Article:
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Environmental Woes of Tierra del Fuego -- Indigenous Extinction

Small unmarked crosses tumble over the graves of now extinct Shelknam Indians in the cemetery of the Salesian mission in Río Grande, Argentina. The Shelknam were relocated in the 19th century to missions scattered among the islands of Tierra del Fuego to be civilized, educated and clothed, as well as to free land for grazing. They suffered greatly in confinement. Many died of European diseases such as influenza, smallpox and tuberculosis. Those still hunting ancestral lands found themselves the targets of European guns as ranchers paid by the head for their eradication. "Competition between cattle raisers and hunters leads to an ideology that supports genocide," said anthropologist Ernesto Piana, a researcher at Argentina's Austral Center for Scientific Research (CADIC) in Ushuaia, Argentina.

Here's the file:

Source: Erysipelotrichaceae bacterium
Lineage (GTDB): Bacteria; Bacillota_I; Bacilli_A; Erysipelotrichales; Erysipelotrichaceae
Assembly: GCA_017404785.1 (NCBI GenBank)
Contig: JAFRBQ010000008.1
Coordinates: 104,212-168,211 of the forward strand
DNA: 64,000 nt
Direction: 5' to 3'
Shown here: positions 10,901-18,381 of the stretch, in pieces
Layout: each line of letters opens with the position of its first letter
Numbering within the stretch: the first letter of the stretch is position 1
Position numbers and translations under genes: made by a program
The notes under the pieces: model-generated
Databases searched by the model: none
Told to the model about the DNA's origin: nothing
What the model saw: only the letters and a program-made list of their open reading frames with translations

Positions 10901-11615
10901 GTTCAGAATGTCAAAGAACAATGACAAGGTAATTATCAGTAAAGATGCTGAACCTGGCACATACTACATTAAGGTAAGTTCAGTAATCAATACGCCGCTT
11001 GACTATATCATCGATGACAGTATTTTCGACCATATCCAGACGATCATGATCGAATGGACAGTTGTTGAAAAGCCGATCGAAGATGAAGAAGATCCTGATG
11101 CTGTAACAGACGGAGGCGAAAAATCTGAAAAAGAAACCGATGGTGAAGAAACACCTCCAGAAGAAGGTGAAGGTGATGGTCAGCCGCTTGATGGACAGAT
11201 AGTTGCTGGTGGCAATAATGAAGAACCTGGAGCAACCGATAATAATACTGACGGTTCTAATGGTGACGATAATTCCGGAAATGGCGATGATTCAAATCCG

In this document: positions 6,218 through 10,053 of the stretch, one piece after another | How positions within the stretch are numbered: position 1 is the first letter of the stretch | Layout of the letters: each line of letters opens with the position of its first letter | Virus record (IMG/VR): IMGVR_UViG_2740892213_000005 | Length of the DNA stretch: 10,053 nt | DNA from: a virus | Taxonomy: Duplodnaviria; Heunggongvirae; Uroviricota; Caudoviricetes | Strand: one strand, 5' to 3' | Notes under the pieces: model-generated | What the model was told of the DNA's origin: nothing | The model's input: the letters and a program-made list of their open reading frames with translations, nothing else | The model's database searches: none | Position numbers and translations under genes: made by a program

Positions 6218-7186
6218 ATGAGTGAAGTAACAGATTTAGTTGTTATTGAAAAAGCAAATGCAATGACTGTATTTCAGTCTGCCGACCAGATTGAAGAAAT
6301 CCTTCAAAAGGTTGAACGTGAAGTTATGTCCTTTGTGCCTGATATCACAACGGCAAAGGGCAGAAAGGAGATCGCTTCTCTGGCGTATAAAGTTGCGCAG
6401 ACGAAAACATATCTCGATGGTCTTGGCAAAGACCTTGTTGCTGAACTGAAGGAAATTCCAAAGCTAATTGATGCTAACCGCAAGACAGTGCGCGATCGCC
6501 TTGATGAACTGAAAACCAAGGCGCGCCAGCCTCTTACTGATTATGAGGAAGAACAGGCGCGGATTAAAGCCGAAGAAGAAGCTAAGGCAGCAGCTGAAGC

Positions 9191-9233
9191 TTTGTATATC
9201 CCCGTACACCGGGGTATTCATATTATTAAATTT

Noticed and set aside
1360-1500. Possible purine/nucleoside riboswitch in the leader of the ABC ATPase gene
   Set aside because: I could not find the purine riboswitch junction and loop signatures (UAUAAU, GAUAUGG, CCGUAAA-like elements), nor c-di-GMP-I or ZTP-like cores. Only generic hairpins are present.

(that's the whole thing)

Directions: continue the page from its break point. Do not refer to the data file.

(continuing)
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01CrossesB.jpg
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© Kevin Moloney, 2001
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4605x3049 / 5.4MB
Small unmarked crosses tumble over the graves of now extinct Shelknam Indians in the cemetery of the Salesian mission in Río Grande, Argentina. The Shelknam were relocated in the 19th century to missions scattered among the islands of Tierra del Fuego to be civilized, educated and clothed, as well as to free land for grazing. They suffered greatly in confinement. Many died of European diseases such as influenza, smallpox and tuberculosis. Those still hunting ancestral lands found themselves the targets of European guns as ranchers paid by the head for their eradication. "Competition between cattle raisers and hunters leads to an ideology that supports genocide," said anthropologist Ernesto Piana, a researcher at Argentina's Austral Center for Scientific Research (CADIC) in Ushuaia, Argentina.